On June 16, 2015, a recent arrestee in Dothan, Alabama, filed this class action lawsuit in the U.S. District Court for the Middle District of Alabama. Represented by attorneys from Equal Justice Under Law, the plaintiff sue the city of Dothan. The plaintiff filed the lawsuit under 42 U.S.C. § 1983 ...
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On June 16, 2015, a recent arrestee in Dothan, Alabama, filed this class action lawsuit in the U.S. District Court for the Middle District of Alabama. Represented by attorneys from Equal Justice Under Law, the plaintiff sue the city of Dothan. The plaintiff filed the lawsuit under 42 U.S.C. § 1983 and the Declaratory Judgment Act. The plaintiff alleged that Dothan had instituted a money-based detention scheme, where individuals who were arrested for minor traffic offenses and misdemeanors were released from custody almost immediately upon payment of a generically set bail amount. However, individuals who were too poor to pay this amount remained imprisoned for up to seven days while they awaited their docket to be called. Dothan did not allow for unsecured bonds, where an individual is released by promising to pay the amount if the person later does not appear. Furthermore, Dothan held the hearings for these imprisoned individuals in an empty courtroom which was closed to the public; the individuals appeared via video while still in jail. The plaintiff claimed that as a result Dothan had violated the Fourteenth Amendment rights to due process and equal protection of the plaintiff (and those similarly situated) by jailing him because he could afford to pay the generic bail amount. The plaintiff requested injunctive and declaratory relief, compensation for the damages suffered as a result of Dothan's conduct, and attorneys' fees.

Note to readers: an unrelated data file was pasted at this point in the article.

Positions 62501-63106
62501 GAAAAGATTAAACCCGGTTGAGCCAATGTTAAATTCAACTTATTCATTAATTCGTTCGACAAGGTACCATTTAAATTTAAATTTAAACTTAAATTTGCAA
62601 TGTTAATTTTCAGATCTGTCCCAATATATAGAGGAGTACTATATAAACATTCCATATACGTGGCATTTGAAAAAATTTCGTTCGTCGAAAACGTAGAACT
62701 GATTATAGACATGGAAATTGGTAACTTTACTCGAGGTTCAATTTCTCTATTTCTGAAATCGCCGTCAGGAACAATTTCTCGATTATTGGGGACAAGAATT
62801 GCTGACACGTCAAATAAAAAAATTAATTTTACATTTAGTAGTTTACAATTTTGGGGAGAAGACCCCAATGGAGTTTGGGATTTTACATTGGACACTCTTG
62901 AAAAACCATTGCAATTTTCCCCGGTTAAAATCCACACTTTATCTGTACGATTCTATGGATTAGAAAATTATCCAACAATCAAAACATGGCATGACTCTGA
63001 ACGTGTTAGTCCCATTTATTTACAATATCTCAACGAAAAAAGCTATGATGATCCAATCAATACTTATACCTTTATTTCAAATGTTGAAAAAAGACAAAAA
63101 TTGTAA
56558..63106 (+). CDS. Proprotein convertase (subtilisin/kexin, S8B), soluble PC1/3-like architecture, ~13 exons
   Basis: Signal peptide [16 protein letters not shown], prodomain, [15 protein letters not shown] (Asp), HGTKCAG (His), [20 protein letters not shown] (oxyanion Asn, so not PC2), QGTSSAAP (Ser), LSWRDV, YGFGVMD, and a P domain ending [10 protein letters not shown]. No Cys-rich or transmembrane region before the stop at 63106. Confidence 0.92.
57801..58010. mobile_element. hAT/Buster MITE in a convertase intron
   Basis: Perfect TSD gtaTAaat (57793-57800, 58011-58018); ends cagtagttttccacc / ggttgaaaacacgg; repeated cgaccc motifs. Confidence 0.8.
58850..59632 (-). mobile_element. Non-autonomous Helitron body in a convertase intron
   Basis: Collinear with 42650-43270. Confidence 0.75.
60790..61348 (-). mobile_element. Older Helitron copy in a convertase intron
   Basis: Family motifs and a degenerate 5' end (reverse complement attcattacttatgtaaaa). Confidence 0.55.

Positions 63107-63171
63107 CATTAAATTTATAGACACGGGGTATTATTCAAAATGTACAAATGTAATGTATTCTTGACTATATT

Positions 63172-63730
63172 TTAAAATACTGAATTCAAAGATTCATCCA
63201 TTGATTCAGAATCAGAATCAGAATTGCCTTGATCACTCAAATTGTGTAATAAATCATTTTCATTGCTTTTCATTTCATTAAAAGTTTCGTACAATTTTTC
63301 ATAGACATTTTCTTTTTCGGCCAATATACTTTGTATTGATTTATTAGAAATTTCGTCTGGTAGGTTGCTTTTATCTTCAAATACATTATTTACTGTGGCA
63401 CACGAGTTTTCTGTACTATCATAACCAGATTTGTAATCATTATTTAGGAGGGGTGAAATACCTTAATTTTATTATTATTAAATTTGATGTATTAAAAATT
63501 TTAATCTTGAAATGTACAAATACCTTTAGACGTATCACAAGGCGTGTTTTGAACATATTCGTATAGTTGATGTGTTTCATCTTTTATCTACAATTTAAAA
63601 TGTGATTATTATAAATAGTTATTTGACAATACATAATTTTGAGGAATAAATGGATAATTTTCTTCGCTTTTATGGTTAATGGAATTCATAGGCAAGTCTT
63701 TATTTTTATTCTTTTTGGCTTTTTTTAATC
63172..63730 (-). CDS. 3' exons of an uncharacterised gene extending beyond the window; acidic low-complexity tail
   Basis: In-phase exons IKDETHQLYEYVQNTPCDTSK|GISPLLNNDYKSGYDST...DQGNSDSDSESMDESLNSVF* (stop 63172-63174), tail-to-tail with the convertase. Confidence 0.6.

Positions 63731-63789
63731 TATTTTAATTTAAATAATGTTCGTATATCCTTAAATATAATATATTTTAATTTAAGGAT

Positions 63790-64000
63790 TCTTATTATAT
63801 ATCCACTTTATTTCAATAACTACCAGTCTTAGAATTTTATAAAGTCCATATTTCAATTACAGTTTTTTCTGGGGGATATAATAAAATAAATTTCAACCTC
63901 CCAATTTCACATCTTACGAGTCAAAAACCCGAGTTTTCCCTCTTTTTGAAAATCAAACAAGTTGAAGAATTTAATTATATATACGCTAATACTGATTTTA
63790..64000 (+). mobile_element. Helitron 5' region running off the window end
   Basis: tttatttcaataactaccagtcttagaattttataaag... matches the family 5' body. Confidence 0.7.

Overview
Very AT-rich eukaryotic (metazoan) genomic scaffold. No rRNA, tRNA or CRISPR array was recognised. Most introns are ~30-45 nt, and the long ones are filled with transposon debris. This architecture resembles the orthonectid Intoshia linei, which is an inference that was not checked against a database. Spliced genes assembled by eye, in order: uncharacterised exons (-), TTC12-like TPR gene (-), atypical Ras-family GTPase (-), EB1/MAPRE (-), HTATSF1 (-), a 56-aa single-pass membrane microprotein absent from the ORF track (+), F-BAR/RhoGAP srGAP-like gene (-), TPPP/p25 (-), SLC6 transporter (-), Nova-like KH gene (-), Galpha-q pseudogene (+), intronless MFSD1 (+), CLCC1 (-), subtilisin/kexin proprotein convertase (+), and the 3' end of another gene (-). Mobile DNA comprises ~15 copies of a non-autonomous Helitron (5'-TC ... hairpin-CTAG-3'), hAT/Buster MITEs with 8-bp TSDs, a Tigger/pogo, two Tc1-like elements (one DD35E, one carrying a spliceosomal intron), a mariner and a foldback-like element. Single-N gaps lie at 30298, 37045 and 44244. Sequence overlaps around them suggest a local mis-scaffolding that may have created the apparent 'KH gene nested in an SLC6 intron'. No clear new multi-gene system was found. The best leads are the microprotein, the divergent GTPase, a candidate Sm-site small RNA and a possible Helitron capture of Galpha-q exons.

With the complaint, the plaintiff also filed a motion for class certification and a temporary restraining order (TRO) granting the plaintiff's release and halting Dothan's policies. On June 18, 2015, Chief Judge William Keith Watkins granted in part the plaintiff's motion for a TRO, ordering the plaintiff's release, but denied all other respects of the motion. Judge Watkins also set a hearing to determine whether to convert the TRO to a preliminary injunction.
However, on June 25, 2015, Dothan filed a motion to deny the plaintiff's motion for preliminary injunction as moot since Dothan had begun allowing unsecured bonds for release from prison for minor traffic offenses and misdemeanors. Dothan noted that the plaintiff had conceded that this bail system cured any constitutional problems. Judge Watkins subsequently issued an order on June 26, 2015, requiring that Dothan and its employees, officers, and agents comply with the new bail system as outlined in Dothan's June 25 motion and dissolved the TRO while the parties pursued settlement on the remaining issues.
This case is still pending in the U.S. District Court.John He - 10/16/2015